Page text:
Sunday, January 31, 2010

Pickled Cabbage Salad

One of my favorite restaurants, Cafe 15 in Oakland, serves a lovely fresh cabbage slaw with its oyster po'boys and pulled pork sandwiches. When my dinner menu went belly-up last night (I thought I had bought red lentils but it was yellow split peas), I scrambled for a replacement side dish.

What follows is a cross between Cafe 15 slaw and "Lahano Salata Kypriaki"--cabbage and pickled cucumber salad from The Foods of the Greek Islands.

Pickled Cabbage Salad
Four cups shredded cabbage (about 1/2 small cabbage)
Juice of two lemons
1/4 cup chopped dill pickle
One cup blanched, chopped carrot (clean the carrots and steam or boil for about two minutes, until just fork-tender, then coarsely chop)
Two cups chopped celery with leaves
1/4 cup chopped parsley
Two teaspoons olive oil
Salt & freshly ground pepper to taste
1/4 teaspoon crushed red pepper to taste

Toss all ingredients together, adding more lemon juice if necessary. You can make this ahead--add the lemon juice & olive oil before serving.

Saturday, January 30, 2010

Kikkoman: Great Customer Service

Earlier this week I bought some Kikkoman Roasted Garlic Teriyaki Marinade & Sauce. I poured a table spoon on my brown rice and brocolli without trying it first--big mistake. It tasted awful. After throwing away the bottle, I made a comment on the Kikkoman website, asking for a check for the $3.49 I'd wasted.

Two days later, I received a thick envelope in the mail from the company. Inside was a newsletter/brochure and a letter with four, crisp dollars attached to it.

The letter said:

"Dear Consumer [Fleagir]:

We received your email regarding the bottle of Kikkoman Roasted Garlic Teriyaki Marinade & Sauce you purchased at Safeway. You wrote that "it has an off-taste to it, like burnt plastic." Since you would be throwing it away, you asked for a refund. We are sorry to hear you were disappointed.

The Sauce should have a savory, robust garlic flavor so we are curious to know why it tasted like "burnt plastic" to you. We will forward your complaint to our quality assurance department for investigation.

We appreciate your taking the time to share your concerns with us. Enclosed please find $4.00 for your next purchase of another Kikkoman sauce. We hope your next experience with Kikkoman will be a good one.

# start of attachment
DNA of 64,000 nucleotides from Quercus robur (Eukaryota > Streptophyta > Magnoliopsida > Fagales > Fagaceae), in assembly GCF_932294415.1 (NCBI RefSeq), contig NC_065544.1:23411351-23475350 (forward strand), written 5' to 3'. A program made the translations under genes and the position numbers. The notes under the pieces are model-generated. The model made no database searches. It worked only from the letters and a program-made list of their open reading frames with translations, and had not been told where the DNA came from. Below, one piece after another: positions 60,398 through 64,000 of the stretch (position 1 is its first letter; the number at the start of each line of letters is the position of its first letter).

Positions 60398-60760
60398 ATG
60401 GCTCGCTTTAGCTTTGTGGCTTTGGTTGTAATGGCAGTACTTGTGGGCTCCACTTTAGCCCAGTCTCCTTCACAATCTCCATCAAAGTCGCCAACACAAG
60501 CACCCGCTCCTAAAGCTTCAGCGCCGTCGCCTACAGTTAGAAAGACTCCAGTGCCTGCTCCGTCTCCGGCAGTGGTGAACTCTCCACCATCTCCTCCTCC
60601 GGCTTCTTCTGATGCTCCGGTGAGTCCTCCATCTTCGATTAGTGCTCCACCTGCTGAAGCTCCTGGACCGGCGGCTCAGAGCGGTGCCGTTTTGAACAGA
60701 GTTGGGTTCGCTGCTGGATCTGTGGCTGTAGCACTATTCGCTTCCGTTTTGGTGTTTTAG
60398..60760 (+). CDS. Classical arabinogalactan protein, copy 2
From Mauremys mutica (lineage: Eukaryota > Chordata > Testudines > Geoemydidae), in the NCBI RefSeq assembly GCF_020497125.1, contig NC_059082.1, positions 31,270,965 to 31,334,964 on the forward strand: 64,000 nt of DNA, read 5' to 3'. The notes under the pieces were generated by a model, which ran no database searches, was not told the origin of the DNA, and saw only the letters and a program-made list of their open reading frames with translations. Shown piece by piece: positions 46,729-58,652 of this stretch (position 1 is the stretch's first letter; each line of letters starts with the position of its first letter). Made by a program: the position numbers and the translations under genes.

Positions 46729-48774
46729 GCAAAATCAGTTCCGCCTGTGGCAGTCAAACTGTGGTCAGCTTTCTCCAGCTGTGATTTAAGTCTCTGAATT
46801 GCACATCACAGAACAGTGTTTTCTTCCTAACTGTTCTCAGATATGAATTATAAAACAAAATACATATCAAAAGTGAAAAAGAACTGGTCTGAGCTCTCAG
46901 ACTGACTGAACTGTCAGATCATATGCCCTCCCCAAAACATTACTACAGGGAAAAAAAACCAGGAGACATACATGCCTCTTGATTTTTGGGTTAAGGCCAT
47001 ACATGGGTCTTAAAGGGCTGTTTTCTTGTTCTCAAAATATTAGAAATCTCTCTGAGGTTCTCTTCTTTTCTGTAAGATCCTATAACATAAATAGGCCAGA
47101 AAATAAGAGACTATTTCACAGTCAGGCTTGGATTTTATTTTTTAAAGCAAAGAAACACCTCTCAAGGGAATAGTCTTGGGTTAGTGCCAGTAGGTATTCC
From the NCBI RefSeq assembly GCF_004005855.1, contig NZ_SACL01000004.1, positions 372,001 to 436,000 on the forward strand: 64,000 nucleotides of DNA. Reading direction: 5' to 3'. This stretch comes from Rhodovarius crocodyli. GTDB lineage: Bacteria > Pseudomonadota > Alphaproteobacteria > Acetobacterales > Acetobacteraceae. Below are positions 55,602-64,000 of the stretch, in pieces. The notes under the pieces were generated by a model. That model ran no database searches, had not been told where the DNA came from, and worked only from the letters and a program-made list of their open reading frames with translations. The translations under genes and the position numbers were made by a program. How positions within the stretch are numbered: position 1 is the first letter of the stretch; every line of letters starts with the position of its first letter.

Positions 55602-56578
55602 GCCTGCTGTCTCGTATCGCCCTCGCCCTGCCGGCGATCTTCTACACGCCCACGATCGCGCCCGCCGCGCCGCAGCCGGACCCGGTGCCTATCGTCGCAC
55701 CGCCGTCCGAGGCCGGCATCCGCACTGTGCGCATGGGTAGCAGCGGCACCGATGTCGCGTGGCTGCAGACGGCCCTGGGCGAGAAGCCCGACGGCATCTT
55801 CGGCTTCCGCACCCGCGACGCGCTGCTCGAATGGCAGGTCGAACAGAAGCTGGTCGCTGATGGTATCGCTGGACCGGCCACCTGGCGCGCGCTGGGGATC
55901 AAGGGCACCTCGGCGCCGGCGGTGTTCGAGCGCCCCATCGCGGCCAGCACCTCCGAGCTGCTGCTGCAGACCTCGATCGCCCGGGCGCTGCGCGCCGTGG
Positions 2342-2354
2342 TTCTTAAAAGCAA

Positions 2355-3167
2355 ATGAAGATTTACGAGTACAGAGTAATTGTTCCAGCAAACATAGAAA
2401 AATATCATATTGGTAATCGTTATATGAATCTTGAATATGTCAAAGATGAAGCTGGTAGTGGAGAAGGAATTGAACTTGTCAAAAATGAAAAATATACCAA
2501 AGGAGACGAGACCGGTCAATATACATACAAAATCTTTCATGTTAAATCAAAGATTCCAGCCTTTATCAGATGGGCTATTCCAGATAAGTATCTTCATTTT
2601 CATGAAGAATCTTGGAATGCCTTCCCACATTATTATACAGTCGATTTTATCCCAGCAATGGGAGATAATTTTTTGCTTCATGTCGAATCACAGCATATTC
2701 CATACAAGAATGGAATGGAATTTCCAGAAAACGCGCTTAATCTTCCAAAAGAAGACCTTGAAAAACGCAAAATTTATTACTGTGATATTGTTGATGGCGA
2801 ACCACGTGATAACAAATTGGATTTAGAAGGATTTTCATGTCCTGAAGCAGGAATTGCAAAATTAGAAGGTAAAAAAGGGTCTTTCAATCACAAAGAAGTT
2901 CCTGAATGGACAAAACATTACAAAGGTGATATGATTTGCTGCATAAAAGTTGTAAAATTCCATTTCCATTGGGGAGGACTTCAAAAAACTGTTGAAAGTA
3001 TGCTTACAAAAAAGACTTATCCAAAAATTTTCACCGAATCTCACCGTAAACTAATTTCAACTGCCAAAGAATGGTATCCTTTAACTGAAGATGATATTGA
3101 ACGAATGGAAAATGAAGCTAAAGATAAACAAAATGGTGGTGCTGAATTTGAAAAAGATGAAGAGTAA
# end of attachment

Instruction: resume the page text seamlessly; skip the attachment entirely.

[Assistant Manager Consumer Services]

How's that for terrific customer service?!

Saturday, January 23, 2010

Burning calories

It's been raining and stormy in Northern California this week, grounding my husband and I from our daily walks. It's been a convenient excuse to not exercise, and though I've done Jillian Michaels' 30-day Shred a number of the days, it just hasn't been the same.

Today I found a moment when the baby was asleep *and* the rain abated, so I threw on my heart-rate monitor watch and grabbed my hand weights and ran out the door. As I started up, my hip was sore and tight and my knee grumbled and I was tired. What was I doing? The baby was napping for another hour and I could use that time for something better--like reading my new books. Or figuring out what was for dinner. Or napping.

I pushed on. I thought about all the nice compliments I've received lately. I pictured my next goal--to hit 60 pounds lost. At the time when I normally turn up my street to head home, I kept going. I walked past the farm that's lush and green right now, and the hills past it were verdant and dappled in sunlight. Thinking about completing the Bay to Breakers, I kept going. Every time my heart rate dipped I reminded myself of the cocktail party I went to last night, where I ate and drank with abandon. By the end I logged 625 burned calories, and I was invigorated.

For the party I brought Cauliflower "Poppers" which are bite-sized pieces of cauliflower tossed with cumin, chili powder, salt, pepper and a touch of olive oil, then baked in the oven for 10 minutes. I *also* brought a fancy little appetizer that are super-easy to make. Amounts are flexible, depending on how many you want to make: